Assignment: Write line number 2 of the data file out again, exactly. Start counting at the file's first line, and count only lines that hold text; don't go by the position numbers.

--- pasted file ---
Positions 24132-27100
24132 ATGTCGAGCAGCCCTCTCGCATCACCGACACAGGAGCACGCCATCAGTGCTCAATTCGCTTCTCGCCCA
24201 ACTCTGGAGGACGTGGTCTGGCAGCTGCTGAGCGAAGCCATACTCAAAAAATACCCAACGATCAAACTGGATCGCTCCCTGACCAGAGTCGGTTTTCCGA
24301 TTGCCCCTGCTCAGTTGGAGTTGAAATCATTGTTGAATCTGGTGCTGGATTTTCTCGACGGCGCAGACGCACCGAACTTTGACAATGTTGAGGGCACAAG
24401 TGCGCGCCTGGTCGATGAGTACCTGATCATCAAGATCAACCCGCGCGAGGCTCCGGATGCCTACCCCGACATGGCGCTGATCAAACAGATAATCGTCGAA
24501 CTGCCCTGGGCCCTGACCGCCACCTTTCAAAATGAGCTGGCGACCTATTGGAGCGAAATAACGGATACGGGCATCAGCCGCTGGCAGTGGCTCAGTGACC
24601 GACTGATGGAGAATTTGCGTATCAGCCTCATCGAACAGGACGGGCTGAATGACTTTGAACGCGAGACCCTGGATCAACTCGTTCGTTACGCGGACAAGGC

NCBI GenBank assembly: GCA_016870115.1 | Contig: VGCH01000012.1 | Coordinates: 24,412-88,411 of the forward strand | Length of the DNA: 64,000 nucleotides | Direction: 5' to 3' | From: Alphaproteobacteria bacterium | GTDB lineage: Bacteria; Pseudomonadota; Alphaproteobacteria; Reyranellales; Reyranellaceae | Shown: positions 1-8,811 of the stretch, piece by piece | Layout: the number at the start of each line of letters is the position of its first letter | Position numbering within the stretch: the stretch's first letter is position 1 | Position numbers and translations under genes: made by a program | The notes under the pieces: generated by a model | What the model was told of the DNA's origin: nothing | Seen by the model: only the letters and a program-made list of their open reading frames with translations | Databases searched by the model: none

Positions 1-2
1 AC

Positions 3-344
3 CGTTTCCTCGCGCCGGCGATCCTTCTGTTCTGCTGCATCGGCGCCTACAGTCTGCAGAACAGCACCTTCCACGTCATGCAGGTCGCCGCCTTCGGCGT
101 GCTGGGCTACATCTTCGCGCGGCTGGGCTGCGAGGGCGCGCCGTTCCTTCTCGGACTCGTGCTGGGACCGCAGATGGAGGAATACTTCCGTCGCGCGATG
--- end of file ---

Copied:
24132 ATGTCGAGCAGCCCTCTCGCATCACCGACACAGGAGCACGCCATCAGTGCTCAATTCGCTTCTCGCCCA